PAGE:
Oh sure. I'm sure that plenty of thrift stores and libraries have volunteers who know what an "API" is...
"Why aren't libraries using these scanners and pricing their books appropriately?"
Because their mission is to help people in their communities get better access to books, not make a profit.
"But then, ALL retail outlets will eventually go away except for boutiques and big box stores. There's really no need for anything in-between and such a business will always be less efficient than one which has no physical presence."
You may be right in terms of efficiency, but it makes for a shitty life if your town (like many already in the US) doesn't have retail stores.
"The only thing that depends on physical presence is impulse buying, where you get someone in your store and sell them crap they don't need."
Those of us who aren't sociopaths actually enjoy going to retail stores, and speaking with human beings in our community. It's a richer life than spending your life in front of a glowing screen.
I thought we already had this technology, and it was called "flat screen" technology. I swear I'm not a crotchety old man, but I can't stand flat screen monitors/TV's/laptops. All of them have this same effect, when compared to the bright, clear, viewable-from-any-direction CRT's. I don't care much for saving a few inches in depth, so I try to use CRT's whenever I can, because unless you're sitting directly in front and center of a flat screen anything, it's very difficult to read.
You know, fluorescent lights come in all kinds of color spectrums. I buy the warm ones, and nobody can tell the difference between them and incandescents!
? If no would you bother with your online store if having it required you to?
Of course! It's just a piece of software. I'm prepared to do what I do every day: buy a piece of software and pay a subscription to a service to handle it. I already have to do it for payroll, so it wouldn't be any big deal.
The only retailers that online sellers are putting out of business are smaller electronics and computers stores.
I gotta disagree with you there. I live in a very very progressive college town, and as of the last 5 years we no longer have any:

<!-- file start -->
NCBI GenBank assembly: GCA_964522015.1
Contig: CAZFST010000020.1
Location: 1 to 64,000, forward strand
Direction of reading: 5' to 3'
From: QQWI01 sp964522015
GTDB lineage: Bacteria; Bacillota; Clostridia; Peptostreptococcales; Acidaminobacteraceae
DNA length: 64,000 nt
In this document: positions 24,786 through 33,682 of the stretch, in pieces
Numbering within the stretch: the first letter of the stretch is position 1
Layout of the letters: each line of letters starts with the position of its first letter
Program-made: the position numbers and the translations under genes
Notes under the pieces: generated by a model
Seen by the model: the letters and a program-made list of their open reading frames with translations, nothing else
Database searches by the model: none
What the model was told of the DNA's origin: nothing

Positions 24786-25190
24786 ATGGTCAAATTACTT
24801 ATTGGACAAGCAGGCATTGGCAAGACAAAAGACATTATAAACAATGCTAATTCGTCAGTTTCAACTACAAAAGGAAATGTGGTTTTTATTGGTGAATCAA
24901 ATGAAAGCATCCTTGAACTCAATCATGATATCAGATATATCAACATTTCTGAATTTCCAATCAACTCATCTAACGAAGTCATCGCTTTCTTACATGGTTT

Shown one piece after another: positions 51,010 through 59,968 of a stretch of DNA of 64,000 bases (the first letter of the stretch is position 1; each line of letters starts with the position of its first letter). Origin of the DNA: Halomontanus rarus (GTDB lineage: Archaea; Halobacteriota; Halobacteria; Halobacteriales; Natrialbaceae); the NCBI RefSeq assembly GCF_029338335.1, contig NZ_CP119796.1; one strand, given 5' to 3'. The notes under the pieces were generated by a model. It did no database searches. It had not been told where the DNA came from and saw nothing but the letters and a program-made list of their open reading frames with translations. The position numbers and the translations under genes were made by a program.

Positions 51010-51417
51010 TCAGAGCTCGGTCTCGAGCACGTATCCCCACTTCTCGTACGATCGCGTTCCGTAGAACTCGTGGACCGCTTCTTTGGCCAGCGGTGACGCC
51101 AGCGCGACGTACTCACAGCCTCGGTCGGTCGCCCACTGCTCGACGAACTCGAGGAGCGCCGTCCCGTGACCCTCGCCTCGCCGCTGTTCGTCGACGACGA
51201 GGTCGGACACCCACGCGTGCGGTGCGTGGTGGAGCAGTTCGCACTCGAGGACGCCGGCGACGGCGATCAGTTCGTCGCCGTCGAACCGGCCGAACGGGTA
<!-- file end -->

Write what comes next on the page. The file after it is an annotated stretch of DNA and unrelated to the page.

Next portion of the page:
- book stores
- music stores
- video rental places
I think that a lot of people just don't care, but it definitely has a negative impact on my quality of life.
Why is that a problem, let alone one that the government should address?
You want to live in a city with no retail, and nothing but warehouses and UPS trucks? Really? You should try to leave your basement every now and then.
"Lower prices due to not having to maintain a brick and mortar store are the only things that allow online stores to compete against local stores."
The word "only" isn't used correctly in this situation. There's no "only" about it. The overhead of having a brick and mortar store is MASSIVE. Employees, rent, power, upfit, etc. It's MASSIVE. All they need is some crappy warehouse somewhere cheap. There's a huge difference, which enables them to be able to eat the shipping on most items. There's no comparison between a warehouse and a few computers and a real store.
They should pay taxes solely because if they don't, we're going to lose much, much more retail than we already have lost. The tax system certainly isn't perfect, but the way it is now, it heavily favors online merchants over real, brick and mortar merchants.
"I resent your implication that I fail to pay the use tax that I owe."
I'm not implying anything. I'm stating it.
"At present the playing field is level."
Huh? How so? A customer walks into a store in NC and the price of an item is automatically 7.75% higher than if they bought the same product online. How is that level?
"2 addresses on the same street in the same zipcode may have completely different sales taxes, and you want each online vendor to have to figure that out?"
It's called a c-o-m-p-u-t-e-r. They're very good at keeping lists, doing repetitive tasks, and calculating arithmetic. Every online vendor IS already using computers. We're talking about a tiny tax table, no more than a few hundred lines. It's not rocket science. A pocket calculator could handle it. It's really nothing when compared to the burden we already bear taking care of other taxes.
"ere's a better idea. All the stores could add a note to their invoices that says what the state, city, and county use tax is for their zip code. This could be easily done via a computer lookup, leaves payment responsibility where it should be (the buyer), and notifies them how much they need to account for at the end of the year when they file their taxes."
That's 100% unenforceable, though. Just like the current "system".
"Consumers are already required to pay local sales tax on purchases made like this, most of them just don't. Instead of states requiring retailers to deal with this, why not enforce things as they are already, the individual's responsibility?"
And, how exactly, to you propose that a state would enforce this? It's purely an honor system. I don't know a single person that reports their online purchases.